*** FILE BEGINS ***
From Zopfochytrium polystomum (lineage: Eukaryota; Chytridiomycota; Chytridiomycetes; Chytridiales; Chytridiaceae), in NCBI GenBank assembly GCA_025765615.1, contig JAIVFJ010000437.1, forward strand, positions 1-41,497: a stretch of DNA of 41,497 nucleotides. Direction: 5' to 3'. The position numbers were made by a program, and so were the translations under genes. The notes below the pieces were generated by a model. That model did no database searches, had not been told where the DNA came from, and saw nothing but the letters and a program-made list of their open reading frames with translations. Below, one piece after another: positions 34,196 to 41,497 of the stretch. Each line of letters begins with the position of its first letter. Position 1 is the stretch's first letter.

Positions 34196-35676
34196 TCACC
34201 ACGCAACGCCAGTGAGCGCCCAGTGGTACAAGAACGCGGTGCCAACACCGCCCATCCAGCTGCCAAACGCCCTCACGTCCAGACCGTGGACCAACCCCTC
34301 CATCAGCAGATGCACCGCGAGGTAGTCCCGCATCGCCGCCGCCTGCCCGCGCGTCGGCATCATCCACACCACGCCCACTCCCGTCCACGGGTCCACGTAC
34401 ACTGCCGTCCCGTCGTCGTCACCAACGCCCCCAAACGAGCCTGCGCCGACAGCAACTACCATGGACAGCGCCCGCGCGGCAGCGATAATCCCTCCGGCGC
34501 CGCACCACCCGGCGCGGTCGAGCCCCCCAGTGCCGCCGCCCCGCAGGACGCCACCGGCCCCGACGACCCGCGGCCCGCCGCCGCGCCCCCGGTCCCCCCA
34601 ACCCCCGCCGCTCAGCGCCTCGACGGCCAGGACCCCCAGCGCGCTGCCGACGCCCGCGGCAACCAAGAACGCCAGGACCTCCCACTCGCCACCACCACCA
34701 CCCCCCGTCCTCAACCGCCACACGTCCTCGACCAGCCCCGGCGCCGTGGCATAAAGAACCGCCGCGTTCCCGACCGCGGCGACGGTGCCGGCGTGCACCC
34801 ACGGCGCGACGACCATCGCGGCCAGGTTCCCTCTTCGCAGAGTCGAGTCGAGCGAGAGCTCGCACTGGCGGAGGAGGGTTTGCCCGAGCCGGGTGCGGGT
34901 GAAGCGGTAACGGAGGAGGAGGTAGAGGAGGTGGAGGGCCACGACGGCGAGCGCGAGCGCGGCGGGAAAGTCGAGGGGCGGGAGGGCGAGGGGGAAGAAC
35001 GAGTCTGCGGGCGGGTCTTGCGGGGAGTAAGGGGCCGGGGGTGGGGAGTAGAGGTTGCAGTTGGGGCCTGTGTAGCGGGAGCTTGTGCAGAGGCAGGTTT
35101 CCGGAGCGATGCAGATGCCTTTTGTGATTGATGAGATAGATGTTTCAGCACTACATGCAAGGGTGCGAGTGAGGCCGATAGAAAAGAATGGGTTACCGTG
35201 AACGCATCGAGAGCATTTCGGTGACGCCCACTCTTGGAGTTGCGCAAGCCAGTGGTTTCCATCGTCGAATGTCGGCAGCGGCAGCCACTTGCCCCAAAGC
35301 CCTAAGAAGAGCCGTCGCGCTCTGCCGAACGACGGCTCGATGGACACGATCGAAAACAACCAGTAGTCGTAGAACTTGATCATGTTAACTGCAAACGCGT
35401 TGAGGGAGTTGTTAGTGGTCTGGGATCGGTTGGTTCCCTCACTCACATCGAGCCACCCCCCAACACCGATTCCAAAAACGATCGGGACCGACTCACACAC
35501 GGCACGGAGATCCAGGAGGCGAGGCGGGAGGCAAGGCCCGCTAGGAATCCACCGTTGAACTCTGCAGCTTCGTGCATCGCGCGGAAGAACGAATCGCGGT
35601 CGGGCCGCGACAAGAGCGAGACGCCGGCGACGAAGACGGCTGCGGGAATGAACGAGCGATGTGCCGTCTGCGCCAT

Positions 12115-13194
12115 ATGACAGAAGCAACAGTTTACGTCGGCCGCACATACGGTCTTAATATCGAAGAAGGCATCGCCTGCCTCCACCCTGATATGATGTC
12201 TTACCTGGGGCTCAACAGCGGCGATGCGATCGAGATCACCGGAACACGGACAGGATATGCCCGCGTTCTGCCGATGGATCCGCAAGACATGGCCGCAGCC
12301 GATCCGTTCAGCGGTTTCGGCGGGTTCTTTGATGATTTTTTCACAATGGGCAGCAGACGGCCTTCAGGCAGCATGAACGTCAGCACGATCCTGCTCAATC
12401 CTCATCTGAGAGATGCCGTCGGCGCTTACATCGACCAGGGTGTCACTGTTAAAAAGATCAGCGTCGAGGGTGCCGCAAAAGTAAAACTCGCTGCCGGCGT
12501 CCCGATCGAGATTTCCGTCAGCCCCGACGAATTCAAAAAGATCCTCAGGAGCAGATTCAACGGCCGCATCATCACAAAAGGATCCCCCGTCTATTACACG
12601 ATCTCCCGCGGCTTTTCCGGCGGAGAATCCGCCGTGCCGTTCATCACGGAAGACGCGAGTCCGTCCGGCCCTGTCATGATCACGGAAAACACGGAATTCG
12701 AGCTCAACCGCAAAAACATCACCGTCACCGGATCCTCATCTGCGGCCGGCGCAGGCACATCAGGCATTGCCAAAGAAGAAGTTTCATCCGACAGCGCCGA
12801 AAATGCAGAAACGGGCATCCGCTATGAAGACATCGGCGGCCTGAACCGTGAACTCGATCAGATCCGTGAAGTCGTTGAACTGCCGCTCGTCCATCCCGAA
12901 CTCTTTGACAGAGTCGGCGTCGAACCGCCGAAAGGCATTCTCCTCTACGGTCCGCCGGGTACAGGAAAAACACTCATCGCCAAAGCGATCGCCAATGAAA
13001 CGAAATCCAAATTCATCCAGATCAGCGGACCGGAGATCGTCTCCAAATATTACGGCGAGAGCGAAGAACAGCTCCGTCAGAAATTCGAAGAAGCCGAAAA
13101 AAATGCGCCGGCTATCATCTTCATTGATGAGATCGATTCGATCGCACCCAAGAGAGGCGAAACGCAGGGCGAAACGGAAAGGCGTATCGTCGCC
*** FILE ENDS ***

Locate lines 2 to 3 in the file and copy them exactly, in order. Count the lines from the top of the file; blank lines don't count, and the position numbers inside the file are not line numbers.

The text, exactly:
Positions 34196-35676
34196 TCACC